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Improving Performance

Your web presence is growing! Traffic and usage are escalating and you have to maintain a superior level of performance. The state of growth unfolds many opportunities but it also holds challenges as a result of change. Not only does performance affect your operating costs, it also reflects directly on the end-user experience. The marketing and sales departments are probably saying that happier users directly increase sales.

TABLE OF CONTENTS:
  1. Improving Performance
  2. Static and Dynamic Web content
  3. Reverse Proxy cache
  4. Code caching (Acceleration)
  5. Client-side caching
  6. Caching conditions
By: Zend
Rating: starstarstarstarstar / 8
January 08, 2004

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Unsatisfactory user experience can be traced back to any of several reasons:
  • Reduced response time due to increased request/seconds on the HTTP server
  • Reduced response time due to increased hits to the database
  • Slow download speed due to users dialing-up with slow connections
  • Undesired visitors are hacking your site
  • Errors as a result of adding software to the site
  • And others
Successful growth doesn't happen immediately, it is a constant cycle of evaluation and change– identifying points of fault, reporting, decision making and implementing a solution.

Improving Performance
 
Implementing homegrown solutions to deal with identified issues internally often results in a patchwork of disparate systems or solutions either developed internally or purchased separately. The amount of investment needed to tackle all issues effectively at once is too great and requires major investment in critical resources such as capital and personnel.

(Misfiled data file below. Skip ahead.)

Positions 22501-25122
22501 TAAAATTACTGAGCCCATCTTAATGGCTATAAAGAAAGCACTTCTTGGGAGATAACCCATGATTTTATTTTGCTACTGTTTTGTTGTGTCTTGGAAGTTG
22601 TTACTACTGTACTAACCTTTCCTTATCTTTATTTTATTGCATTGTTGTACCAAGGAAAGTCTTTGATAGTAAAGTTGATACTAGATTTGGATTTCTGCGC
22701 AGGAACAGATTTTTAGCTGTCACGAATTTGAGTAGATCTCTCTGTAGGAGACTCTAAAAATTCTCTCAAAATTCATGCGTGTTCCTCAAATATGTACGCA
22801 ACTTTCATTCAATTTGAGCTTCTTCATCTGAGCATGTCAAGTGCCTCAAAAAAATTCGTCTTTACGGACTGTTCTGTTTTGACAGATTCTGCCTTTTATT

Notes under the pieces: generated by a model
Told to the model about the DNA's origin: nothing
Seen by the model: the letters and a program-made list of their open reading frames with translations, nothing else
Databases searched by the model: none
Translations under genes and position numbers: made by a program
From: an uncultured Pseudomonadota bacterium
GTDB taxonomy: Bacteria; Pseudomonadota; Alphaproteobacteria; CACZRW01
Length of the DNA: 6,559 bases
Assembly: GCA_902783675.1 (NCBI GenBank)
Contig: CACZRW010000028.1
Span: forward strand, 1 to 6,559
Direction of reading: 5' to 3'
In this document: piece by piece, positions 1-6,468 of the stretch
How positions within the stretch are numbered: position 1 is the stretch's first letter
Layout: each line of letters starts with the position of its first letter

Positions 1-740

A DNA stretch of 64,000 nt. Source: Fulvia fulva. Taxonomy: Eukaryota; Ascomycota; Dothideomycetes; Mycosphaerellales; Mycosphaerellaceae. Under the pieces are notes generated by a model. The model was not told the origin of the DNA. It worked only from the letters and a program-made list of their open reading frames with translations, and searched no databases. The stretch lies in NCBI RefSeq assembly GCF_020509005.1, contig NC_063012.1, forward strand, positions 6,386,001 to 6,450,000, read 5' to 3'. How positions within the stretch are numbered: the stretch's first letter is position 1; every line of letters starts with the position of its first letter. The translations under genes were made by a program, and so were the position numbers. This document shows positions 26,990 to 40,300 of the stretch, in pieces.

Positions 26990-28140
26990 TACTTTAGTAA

This article will only attempt to tackle performance improvement, the first step in the cycle of growth discussed in the figure above. I will present several techniques available in the market addressing the issue of performance improvement.

Caching - What is it?
A cache is disk memory that is set aside as specialized buffer storage that is continually updated. Temporary files, such as HTML documents, are stored in the cache that is optimized for fast read-and-write access to short-lived data.

Caching is a word widely used to describe various solutions that rely on the concept of Cache. These solutions provide increased performance and scalability for Web sites. Caching solutions can be grouped as following: Proxy caching, Server-side caching and Client-side caching. The type of content to be stored is the primary factor for determining the best caching option for a Web site.

While Proxy caching is the traditional caching technique, server side caching is becoming increasingly popular as a dynamic information caching method.



 
 
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